From My Cold Dead Hands
There was so much written last week in DC about Stephen Strasburg’s innings limit that he might warrant consideration as Mitt Romney’s running mate, or Obama’s for that matter. Will he or won’t he? All-Star Week was the slowest sports week of the year—no hockey, basketball, football training camp, nada. So maybe what sports junkies were talking about doesn’t really count.
And maybe it is right that we should all turn our attention back to the task at hand—winning the regular season. But there was a trump card played by Dan Steinberg at the Washington Post this past week when he quoted Strasburg himself as saying, “the Nats will have to rip the ball out of my hand.” That was Strasburg’s replay when asked about whether he would pitch in the postseason should the Nationals be so lucky.
Last week’s “Turn Back the Clock” game featured the 1924 World Series teams and there was enough talk about Walter Johnson and Freddie Lindrsom to get any self-respecting fan projecting this remarkably talented Washington Nationals team into SOME kind of playoffs. And like everyone, I am thinking there is no way a competitor like Strasburg is sitting in the dugout and watching as his mates take the field for the seventh and deciding game. No, he said it himself. He wants the frigging ball and if his arm falls off the next morning, at least he pitched in about as important a game as it gets.
So call me a dope Tom Boswell, but if this team has the baseball gods behind it, if they keep up the pace, then whatever it takes, at some point, like Walter Johnson coming in for the ninth inning of the seventh game in 1924 and pitching until Earl McNeely wins it in the 12th, there is an emotional moment waiting when Stephen Strasburg flaunts the odds and wagers everything on the here and now and to hell with next year.
I respect Boswell’ perspective, however, so I talked to Bill Blewett, a Baltimore Sun sports writer who has a book coming out entitled, The Science of the Fastball. Bill has made an extensive study of the bio-mechanics of pitching and his research is quite impressive. Bill talked about two issues with Strasburg and I will save the best for last.
First, he explained arm fatigue and how it works. One of the more important concepts is something called differential fatigue whereby parts of the arm lose their strength first. So the forearm and elbow ligaments, from which much of the torque for a fastball emanates, tire before the wrist and flexor tendons, which are equally important. The arm cannot keep up, however, and the pitching coaches say the pitcher is not finishing his pitches, he is leaving the ball up in the zone, or there is not as much arm-side run on the Strasburg heater.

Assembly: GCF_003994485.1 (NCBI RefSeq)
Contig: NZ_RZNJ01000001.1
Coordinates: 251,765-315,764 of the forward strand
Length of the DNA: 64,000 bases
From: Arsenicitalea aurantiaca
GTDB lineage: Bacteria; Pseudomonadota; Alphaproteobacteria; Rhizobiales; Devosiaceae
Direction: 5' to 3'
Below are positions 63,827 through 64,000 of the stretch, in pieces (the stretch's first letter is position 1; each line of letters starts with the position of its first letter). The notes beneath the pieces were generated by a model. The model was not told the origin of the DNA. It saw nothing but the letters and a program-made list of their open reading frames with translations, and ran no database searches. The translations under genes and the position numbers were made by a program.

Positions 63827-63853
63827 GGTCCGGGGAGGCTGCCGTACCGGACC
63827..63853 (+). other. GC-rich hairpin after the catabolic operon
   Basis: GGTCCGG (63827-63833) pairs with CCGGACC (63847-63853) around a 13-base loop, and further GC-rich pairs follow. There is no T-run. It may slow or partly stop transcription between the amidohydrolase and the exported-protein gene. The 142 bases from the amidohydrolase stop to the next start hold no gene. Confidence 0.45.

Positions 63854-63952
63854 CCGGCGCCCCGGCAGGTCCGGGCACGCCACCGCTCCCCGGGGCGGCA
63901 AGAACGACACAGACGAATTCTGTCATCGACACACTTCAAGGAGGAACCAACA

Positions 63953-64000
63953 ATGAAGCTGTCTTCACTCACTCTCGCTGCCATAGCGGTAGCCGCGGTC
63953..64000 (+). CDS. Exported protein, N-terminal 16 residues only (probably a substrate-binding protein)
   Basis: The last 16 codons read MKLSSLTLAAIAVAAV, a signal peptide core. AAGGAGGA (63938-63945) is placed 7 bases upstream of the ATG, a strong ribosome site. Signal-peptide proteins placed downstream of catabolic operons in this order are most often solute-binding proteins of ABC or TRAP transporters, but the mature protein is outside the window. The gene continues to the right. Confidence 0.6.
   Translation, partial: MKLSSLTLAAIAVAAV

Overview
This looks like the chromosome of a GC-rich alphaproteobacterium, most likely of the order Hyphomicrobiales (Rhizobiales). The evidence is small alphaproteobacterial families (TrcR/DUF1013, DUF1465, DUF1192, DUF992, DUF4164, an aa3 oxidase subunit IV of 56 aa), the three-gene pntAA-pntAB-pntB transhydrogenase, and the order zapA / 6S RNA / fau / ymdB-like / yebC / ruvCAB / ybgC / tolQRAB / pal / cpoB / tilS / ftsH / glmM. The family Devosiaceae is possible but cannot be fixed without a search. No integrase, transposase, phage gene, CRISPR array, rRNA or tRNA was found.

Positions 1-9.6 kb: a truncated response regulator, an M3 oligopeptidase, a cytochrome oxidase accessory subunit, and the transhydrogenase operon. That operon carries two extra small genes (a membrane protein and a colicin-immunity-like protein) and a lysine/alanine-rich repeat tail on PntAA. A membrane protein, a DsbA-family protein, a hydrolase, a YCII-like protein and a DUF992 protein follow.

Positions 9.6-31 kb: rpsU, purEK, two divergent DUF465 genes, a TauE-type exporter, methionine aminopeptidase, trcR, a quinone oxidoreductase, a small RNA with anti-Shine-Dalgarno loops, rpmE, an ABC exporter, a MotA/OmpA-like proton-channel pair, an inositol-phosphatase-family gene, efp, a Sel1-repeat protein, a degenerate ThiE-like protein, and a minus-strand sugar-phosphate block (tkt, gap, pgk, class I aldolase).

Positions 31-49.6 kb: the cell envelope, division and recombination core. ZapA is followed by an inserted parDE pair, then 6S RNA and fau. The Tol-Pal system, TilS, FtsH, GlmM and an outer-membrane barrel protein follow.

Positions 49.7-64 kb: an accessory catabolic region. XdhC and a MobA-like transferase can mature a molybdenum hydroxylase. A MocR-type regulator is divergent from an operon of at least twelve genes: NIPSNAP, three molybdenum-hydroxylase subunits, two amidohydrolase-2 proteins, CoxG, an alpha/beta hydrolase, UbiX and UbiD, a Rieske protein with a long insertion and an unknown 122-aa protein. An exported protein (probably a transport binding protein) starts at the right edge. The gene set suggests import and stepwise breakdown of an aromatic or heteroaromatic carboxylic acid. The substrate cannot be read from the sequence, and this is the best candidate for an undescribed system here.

That happens, according to Bill, because pitchers do too much training between starts. Especially if they have a bad start, a pitcher may throw more bullpen to work on his delivery between starts. He may work out a little harder to build strength. According to the physiology of the arm and how it produces energy, that extra work is particularly counter-productive. What the pitcher needs is extra rest. He needs to re-charge his pitching battery.
The principle can be seen easiest in a pitcher who has a bad outing. According to Bill, the bad outing is caused by arm fatigue that catches up to the thrower over numerous outings. Like a battery, the arm’s energy depletes progressively until he goes out and has almost nothing. Then, after getting shelled and leaving in the third inning, his arm heals because it is stressed less by the fewer innings. Like magic the pitcher has his old stuff in the next outing. If you look at most of the games immediately after the All-Star break, many pitchers had better games than they had before the break. The root of it is they are more rested. They have more stored energy in their arms for the old heater.
The most interesting question Bill answered was Strasburg’s innings limit. While he does not believe such limits make sense, I think that if you build a system of conditioning for the season that works one way, you cannot change in mid-stream. Strasburg’s approach has been predicated on an innings limit and it should be respected when the time comes.
But I asked Bill whether after the end of the season Strasburg could pitch in the playoffs. Does it put any extra stress on Strasburg to pitch after extended rest like he would get from being out of action for as much as a month? According to Bill’s hypothesis, Strasburg is not only capable of pitching at that point, but he will pitch even better had he not had the month off.
So it could work that Jordan Zimmermann, Gio Gonzalez and company might be a little tired as the playoffs loom. Not to worry, the cavalry is there to sweep in like Cossacks in the form of Stephen Strasburg. So like Walter Johnson coming in to pitch the last three innings of the seventh game of 1924 World Series, Strasburg may be the Nationals secret weapon this October. Is it a fairy tale? Every World Championship Series is a thing of legend, something a little out of the ordinary. It is a tall tale waiting to be written, and we shall just have to see what we shall see.
To hear the full interview with Bill Blewett, listen here: